When William Shatner's character (Capt. Byers) swears in Montgomery Clift, the Clift character (Peterson) fails to use the headphones, yet answers the question as if he understood the oath. There was no indication that Byers spoke German nor that Peterson, who was feeble minded, spoke English.
When the defense lawyer Hans Rolfe (Maximilian Schell) is questioning a witness, he first asks if they had sworn to "The Civil Servant Loyalty Oath of 1934". However, then the prosecutor's assistant is asked to read the oath from "The Reich's Law Gazette, March 1933".
Right after Rolfe completes the quotation from Oliver Wendell Holmes regarding sterilization, we see Haywood with his hand on his mouth. The wider shot that follows shows him with his hand on his cheek.
Right after Richard Widmark states that "the defense rests", he sits down next to his assistant attorney. A moment later the assistant's arms have changed position and Widmark's hands have changed position.
At the night club, when the reporter Max Perkins tells Judge Haywood that he couldn't give a story away on the trials because the American people aren't interested, Haywood remarks, "But the war's only been over for two years," to which Perkins replies, "That's right." The film's opening title card says "Nuremberg 1948" - three years after the end of World War II. The actual Judges Trial, upon which this film is based, was held in 1947. It is likely that the title card is incorrect.
The housekeeper, Mrs. Halbestadt, says that Mrs. Bertholt's husband was executed in connection with the Malmedy massacre during the Battle of the Bulge. Although many Germans were found guilty for the massacre and some were sentenced to death, none of then was ever actually executed.
When the defendants are shown entering the courtroom, they are seen entering from another, brightly lit, nondescript room. When the last has entered the courtroom, the MP closes the door between them. The real courtroom had an elevator, with a sliding door, which brought defendants to the courtroom from the basement.
In an outdoor scene, several US Army MPs are shown in the background standing at parade rest with rifles. Instead of being armed with the standard issued rifle of the day, US M-1 Garands, the guards are holding British Lee-Enfields, which were used in WWI and WWII by the British Army.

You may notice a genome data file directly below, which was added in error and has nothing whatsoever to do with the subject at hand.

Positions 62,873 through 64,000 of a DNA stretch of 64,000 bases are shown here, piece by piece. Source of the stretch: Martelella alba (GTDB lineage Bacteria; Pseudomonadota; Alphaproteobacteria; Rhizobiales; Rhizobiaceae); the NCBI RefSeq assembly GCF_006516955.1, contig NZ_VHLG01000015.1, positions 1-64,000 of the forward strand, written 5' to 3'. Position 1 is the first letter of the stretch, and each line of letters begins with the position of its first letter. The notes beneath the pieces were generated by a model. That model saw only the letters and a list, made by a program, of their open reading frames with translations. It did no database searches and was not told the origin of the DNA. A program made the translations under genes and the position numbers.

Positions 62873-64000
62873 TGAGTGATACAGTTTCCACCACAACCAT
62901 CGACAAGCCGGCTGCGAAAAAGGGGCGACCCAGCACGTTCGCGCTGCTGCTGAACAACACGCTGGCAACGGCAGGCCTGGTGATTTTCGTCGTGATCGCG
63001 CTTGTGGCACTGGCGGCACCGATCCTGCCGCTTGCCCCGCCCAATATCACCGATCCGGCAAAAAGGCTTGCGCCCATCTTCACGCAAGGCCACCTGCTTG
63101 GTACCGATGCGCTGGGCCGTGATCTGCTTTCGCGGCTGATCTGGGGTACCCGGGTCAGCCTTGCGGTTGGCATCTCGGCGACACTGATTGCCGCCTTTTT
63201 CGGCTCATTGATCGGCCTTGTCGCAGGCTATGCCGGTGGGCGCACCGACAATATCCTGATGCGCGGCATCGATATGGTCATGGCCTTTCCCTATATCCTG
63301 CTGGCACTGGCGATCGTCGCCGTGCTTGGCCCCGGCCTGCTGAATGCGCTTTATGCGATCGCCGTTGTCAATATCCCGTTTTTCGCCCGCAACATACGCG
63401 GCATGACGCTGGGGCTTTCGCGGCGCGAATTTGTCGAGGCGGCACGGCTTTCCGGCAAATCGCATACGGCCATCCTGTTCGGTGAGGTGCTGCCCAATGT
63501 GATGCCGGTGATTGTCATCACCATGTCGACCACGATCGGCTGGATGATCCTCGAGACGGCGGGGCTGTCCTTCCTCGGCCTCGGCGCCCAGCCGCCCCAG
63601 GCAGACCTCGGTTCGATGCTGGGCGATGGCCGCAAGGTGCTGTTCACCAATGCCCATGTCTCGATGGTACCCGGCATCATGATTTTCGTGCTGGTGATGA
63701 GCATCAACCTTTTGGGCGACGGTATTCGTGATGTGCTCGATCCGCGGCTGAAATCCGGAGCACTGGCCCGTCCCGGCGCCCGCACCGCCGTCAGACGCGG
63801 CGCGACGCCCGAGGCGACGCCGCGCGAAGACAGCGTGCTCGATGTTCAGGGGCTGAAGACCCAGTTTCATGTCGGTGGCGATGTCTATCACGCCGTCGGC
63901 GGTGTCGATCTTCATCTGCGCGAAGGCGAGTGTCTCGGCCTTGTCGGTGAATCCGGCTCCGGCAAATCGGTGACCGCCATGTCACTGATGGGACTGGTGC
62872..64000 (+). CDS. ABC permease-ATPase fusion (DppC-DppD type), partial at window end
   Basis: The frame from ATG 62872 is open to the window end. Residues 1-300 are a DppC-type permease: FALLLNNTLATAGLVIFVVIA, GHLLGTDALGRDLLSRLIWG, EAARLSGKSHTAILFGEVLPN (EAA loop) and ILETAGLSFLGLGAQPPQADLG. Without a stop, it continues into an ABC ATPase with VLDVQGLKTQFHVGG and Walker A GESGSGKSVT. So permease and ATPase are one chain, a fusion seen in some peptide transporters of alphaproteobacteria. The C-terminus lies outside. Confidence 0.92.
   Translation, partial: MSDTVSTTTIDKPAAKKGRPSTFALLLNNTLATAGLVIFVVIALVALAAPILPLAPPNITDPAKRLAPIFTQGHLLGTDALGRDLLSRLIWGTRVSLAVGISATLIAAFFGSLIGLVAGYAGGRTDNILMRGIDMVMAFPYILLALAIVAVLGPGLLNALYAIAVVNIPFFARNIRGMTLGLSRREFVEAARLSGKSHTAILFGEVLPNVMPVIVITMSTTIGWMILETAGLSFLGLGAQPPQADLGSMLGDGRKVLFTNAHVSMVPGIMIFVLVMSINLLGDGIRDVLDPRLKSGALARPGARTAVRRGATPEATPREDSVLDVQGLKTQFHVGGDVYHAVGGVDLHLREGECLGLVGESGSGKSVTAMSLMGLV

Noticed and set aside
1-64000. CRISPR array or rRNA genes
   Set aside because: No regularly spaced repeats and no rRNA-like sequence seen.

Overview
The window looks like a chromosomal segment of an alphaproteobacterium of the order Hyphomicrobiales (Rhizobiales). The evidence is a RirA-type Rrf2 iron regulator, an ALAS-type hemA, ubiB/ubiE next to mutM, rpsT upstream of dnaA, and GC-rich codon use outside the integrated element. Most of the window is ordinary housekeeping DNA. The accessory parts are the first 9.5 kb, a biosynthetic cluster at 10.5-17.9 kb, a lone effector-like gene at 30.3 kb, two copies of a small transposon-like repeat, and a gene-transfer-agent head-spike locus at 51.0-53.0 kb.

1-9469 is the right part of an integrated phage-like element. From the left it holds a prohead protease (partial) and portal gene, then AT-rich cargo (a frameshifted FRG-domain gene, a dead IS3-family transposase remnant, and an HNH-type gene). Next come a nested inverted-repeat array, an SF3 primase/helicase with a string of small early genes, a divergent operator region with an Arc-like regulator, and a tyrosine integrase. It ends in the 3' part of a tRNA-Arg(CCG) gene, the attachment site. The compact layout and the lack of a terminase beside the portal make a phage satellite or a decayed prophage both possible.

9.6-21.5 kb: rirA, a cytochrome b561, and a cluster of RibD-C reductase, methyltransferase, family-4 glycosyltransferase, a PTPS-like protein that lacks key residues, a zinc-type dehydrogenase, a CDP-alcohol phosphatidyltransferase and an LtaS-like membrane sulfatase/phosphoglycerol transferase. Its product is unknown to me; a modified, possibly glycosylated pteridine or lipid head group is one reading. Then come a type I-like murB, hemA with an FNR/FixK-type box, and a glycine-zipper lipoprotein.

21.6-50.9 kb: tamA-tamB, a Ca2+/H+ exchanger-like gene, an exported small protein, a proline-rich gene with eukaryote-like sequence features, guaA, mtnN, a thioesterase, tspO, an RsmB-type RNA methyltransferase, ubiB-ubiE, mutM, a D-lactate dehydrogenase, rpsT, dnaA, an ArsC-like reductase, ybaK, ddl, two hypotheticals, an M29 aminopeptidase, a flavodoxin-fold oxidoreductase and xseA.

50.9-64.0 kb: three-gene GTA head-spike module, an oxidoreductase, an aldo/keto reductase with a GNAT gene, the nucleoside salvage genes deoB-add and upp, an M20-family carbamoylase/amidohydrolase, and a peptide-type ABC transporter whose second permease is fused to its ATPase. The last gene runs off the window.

At the end of the movie a graphic states that 99 people were tried and sentenced at Nuremberg and that by the date of the movie (1961) none remained in prison. Some critics have pointed out that Deputy Fuehrer Rudolf Hess was tried at Nuremberg, found guilty on two of four counts charged (crimes against peace and conspiracy) and sentenced to life in 1946. He died in 1987 still imprisoned in Spandau Prison. Yet the caption in the film states that the statistic refers only to the Nuremberg trials "held in the American sector." Hess and the other major defendants were tried by the International Military Tribunal (with judges and prosecutors from each of the four victorious Allied powers). After this major trial, other trials were held in each of the four occupation sectors. By 1961, all of the defendants sentenced in the American trials were indeed free; the graphic is therefore correct.
When showing the concentration camp films, Colonel Lawson is standing in front of the screen. His shadow should be cast on the screen due to the projector's light, yet it's not visible. This suggests that the films were actually a rear projection.
The American judges and German defendants speak through an interpreter. At first, there is a substantial delay in the dialogue while the translation takes place but eventually the reactions becomes nearly instantaneous (for example, when the judge says "You may be seated", the defendants sit down right away without waiting for translation). The translation delays were likely dropped to keep the movie from dragging.